It is not that I have finally finished reading Our Underachiveing Colleges by Derek Bok, it is just that it has taken me this long to actually sit down and finish my review. All the buzz in the air at this time of the year about education, it is understandable that people are talking about the need to reform education, and Bok's book may be the best place for everyone to start, whether citizen or politician, whether your interest lies in k-12 education or higher education. While Bok focuses on higher education, the questions he presents are just as applicable in elementary and secondary education.
Among all calls for college exit exams and accusations of political bias, it is easy to forget to ask the basis questions. Unlike many books that criticize higher education as too politically correct, bastion of left-wing liberalism or having a curriculum that is out of touch with the needs of modern America, Bok takes to task the system which focuses too much on process and not enough of purpose. That is the thrust of Bok's book, what is the purpose of a college education? What should be the main themes of a college education, no matter what your major might be? Bok believes that most university officials and faculty, who are responsible for the provision and administration of curricula and policies, simply spend too much time reacting to various pressures, market, social, political and personal, that they fail to understand and account for the potential impact of their educational decisions. Too many of the decisions, Bok argues, are made from a standpoint of turf wars among faculty and not enough oversight and supervision by the administration to make the education experience a valuable one for students.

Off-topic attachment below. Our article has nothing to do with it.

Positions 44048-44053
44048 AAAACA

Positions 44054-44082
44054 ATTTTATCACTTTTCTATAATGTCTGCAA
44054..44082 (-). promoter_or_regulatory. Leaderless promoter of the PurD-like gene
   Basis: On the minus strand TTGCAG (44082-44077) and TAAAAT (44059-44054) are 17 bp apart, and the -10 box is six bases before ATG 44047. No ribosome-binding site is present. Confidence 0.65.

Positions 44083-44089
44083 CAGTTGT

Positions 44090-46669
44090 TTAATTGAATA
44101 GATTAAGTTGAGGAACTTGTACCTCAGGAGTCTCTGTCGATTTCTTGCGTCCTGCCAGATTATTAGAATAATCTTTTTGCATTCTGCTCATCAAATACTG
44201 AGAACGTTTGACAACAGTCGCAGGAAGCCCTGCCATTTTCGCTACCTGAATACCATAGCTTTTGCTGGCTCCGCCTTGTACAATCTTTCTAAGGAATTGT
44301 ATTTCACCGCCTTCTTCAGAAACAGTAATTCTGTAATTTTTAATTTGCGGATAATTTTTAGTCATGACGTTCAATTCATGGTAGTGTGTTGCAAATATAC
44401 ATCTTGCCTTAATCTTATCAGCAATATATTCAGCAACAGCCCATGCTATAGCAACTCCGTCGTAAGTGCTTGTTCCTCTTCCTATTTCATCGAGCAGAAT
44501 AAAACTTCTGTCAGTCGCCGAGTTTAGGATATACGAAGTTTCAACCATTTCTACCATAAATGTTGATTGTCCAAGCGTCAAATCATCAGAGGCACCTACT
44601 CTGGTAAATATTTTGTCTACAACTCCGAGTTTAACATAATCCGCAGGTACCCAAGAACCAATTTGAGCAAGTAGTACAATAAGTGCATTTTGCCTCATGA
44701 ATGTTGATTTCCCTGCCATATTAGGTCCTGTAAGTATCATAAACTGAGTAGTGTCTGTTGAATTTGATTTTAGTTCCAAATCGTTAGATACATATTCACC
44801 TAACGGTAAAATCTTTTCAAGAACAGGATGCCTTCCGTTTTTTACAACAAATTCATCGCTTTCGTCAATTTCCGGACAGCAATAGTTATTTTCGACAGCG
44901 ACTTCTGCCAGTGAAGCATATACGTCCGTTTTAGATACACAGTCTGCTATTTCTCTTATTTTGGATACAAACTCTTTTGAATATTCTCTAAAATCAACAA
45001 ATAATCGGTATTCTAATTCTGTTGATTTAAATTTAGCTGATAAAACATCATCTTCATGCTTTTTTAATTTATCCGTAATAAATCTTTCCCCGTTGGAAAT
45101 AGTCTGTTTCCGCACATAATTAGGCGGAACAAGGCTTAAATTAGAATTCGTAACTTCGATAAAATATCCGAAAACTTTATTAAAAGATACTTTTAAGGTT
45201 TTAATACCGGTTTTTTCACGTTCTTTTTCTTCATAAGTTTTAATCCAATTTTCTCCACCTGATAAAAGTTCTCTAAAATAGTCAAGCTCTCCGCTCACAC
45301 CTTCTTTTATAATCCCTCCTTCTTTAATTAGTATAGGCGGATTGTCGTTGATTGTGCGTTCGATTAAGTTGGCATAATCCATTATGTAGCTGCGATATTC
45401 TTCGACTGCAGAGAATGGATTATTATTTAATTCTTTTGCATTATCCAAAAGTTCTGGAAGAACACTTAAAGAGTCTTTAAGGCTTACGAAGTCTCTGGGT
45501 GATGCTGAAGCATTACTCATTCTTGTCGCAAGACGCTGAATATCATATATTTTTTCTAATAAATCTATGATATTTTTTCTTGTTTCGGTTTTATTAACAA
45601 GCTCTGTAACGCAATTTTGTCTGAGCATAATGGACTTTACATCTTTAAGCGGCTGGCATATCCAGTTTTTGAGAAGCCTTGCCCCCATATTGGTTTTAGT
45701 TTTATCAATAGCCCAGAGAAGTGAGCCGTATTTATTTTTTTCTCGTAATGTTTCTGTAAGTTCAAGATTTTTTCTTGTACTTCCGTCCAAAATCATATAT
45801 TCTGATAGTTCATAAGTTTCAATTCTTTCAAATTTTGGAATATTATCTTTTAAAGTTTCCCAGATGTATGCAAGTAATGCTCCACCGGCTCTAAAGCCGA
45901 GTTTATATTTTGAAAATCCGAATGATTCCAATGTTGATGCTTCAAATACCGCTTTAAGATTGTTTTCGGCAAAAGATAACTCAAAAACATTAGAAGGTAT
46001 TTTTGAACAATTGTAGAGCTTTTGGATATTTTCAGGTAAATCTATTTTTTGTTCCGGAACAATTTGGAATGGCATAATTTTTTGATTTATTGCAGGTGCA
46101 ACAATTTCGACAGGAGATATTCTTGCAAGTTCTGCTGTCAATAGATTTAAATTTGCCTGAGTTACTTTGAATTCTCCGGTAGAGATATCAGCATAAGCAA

Bok asks the simple question, what should a college education provide? Bok answers with some fairly simple and straightforward answers, some we expect and some you might not. For example, of course critical thinking, writing and speaking skills make it on the list. Other goals, such as civic responsibility and preparing for a career might not surprise people. Bok also suggests, contrary to the relativist ethics currently espoused by many university settings, that character education, a favorite of conservatives should also be a goal of a university education. But fear not, liberals would also be happy to see sections on living with diversity and preparing for a global society also make the list.
In each of these sections, Bok takes us through what he believes should be taught, all based on a solid logic, and then proceeds to chastise the entire higher education establishment at one time or another for failing to achieve those goals or outright opposing the goal. From petty disputes over what should be taught in general education courses, to the dominance of faculty departments over the requirements for a major, Bok says that lack of an integrated thought about the purposes of a college education short-changes the consumer of education--the student and ultimately the employers and society that those students join upon graduation.
However, the significance of Bok's book does not start upon matriculation in college, but has proper application to the debate over reforming k-12 education. I have been just as guilty in the past of leaping in to the fray of reforming K-12 education without stepping back and looking first at what we are trying to accomplish? Some of the same goals Bok lays our for a college education also apply to K-12 education as well, namely, what are we trying to accomplish with elementary and secondary education? Certainly, skills such as reading, writing, and math skills are important. But what else should be looking to achieve? That is why things like character education--which Bok describes not as teaching a particular moral code, but asking students to examine moral questions, learning how to analyze the moral implications of particular actions and developing framework for addressing moral questions--are a questions to be asked.
Too often decision made about education occur in a vacuum, looking at dollars and cents, labor, curricula and other matters in a very narrow view. Bok reminds us that the education establishment and others involved in education need to look first at the purpose behind education and ask the hard question--what are we trying to achieve? Without an answer to that question, you can't begin the process of making education relevant, no matter what level concerns you most.
Other books I have read and reviewed